Tag: torah furnishings

Just Like That

I gave myself a little Misericordia sabbatical over the last few months. I thought it would be restorative, but it just made me feel like I wasn’t accomplishing anything, so here I am back again.

Plus 6 cm - Misericordia 2017

Procrastination is my specialist subject, so I was happily dithering over the next installment of the Ark Project when all of a sudden, I took out the iron and the shears and cut out the fabric for the last phase of this set of furnishings. I was just as surprised as you are.

Roundabout - Misericordia 2017

Allow me to walk you through the design difficulties of this particular piece.

The mantle is the most-handled  part of the set. The Torah is carried around, undressed and redressed by many hands during the service. The fairly flat rectangular shape and set it and forget it-ness of the curtain and bimah cover meant I could use three dimensional loose banners for the text and leaves, but the mantle has to be Ballet Costume Stable.*

The final aesthetic challenge is a lack of decorative space. Torahs are meant to be royally attired, which means a breastplate, crown and a sceptre (which is really a hand-shaped pointer so you can keep your place without getting your mucky fingerprints all over the scroll; my religion takes books very seriously indeed). Once you’ve got the bling on, there isn’t much available space for decoration. Most of the time the dressed Torah is out of the ark, it’s cradled against someone’s shoulder, which covers even more of the front.

By Sultan Edijingo (Own work) [CC BY-SA 3.0 (http://creativecommons.org/licenses/by-sa/3.0)], via Wikimedia Commons

By Sultan Edijingo (Own work) via Wikimedia Commons

It’s going to call for a complete change of approach, where the previous two pieces were designed as images, this one is going to have to be draped on a Torah form!

Watch this space for a cardboard Torah dress form, coming soon…

*Ballet Costume Stable: Is there anything that will catch on people or other fabrics? Can you spin around 32 times without anything falling off it? Can you put it on and take it off in the dark within 32 beats of music?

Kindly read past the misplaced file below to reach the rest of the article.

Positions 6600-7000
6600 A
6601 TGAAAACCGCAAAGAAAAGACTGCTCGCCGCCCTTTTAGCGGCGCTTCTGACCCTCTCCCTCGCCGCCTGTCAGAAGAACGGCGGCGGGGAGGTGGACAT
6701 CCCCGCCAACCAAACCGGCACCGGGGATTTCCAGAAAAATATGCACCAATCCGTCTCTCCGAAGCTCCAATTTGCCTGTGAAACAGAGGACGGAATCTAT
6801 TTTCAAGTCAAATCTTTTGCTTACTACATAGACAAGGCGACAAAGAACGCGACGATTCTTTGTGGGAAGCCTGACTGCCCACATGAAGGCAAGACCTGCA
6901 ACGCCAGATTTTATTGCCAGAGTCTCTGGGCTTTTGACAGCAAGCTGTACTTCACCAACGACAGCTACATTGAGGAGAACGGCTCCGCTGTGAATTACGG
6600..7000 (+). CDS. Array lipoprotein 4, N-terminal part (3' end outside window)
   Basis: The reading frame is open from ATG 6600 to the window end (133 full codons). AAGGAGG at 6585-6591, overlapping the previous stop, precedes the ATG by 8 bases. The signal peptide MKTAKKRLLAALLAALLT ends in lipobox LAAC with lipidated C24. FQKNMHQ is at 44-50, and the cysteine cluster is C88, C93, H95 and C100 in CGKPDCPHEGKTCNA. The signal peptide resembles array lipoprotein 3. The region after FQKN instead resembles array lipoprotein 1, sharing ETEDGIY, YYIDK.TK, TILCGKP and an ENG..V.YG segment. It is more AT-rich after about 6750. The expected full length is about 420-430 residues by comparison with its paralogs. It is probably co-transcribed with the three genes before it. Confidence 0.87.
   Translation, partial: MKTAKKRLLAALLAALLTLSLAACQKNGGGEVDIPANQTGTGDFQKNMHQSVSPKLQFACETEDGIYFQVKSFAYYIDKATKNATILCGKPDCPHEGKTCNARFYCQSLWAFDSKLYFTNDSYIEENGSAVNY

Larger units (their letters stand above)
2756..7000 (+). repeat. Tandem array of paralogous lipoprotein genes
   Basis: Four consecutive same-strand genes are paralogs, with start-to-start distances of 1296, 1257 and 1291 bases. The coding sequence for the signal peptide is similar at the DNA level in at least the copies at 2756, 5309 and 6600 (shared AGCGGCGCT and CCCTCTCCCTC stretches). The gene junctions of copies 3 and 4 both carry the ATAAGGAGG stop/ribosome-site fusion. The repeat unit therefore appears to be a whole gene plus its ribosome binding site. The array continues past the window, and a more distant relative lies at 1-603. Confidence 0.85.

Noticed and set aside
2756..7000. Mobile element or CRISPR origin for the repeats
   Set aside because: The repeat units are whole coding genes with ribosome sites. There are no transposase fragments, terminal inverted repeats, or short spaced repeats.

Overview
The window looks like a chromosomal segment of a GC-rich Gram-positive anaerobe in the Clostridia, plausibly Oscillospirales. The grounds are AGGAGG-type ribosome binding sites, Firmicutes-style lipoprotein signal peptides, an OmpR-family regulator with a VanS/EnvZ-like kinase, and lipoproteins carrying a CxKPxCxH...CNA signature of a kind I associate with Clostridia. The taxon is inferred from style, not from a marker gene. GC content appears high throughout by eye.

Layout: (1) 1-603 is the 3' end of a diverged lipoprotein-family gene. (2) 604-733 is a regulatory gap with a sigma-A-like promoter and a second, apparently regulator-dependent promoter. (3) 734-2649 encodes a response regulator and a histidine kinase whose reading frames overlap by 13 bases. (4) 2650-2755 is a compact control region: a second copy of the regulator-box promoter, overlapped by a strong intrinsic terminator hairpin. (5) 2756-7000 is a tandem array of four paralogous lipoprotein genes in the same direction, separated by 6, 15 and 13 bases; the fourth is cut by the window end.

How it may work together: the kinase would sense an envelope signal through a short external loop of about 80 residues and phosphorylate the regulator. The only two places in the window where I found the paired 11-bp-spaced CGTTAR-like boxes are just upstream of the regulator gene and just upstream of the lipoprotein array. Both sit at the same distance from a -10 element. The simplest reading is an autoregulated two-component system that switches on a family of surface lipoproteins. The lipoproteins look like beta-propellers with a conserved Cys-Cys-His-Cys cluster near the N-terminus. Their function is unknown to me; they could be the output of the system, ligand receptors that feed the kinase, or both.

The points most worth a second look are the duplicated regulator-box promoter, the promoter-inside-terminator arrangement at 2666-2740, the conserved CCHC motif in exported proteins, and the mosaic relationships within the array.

5, 4, 3, 2, 1 – Blast Off

Here’s the ark curtain I’ve been agonising over for a year.

ELJC ark curtain - Misericordia 2015

Sometimes large pieces take a long time because of the time it takes to physically complete them, and sometimes it’s the existential crisis that takes the time. This piece was particularly hard-fought, and took lots of both.

The initial design fell together really quickly, and the applique went very easily. I decided to see what it looked like at that point in the ark, even though it felt unresolved.

10th ark open

I wanted to combine elements which reflected the community’s place within the Scottish and Jewish artistic landscape. There are nods to trade union and suffragette banners as well as elements of the Scottish Arts and Crafts movements.

The skeleton of it was right, but it needed more texture and movement.

ELJC ark curtain - Misericordia 2015

I was particularly pleased with the banner, the silk is gorgeously papery in feel, and lets me give a feeling of flutter into the text, but that contrasted with the flatness of the tree.

ELJC ark curtain - Misericordia 2015

I stitched things, I picked them out again. I added hundreds of seed stitches to the French knots in the etrogim (yellow things like monster lemons). I pondered quilting techniques, tone on tone embroidery, trapunto, and finally did a little tentative leaf embroidery.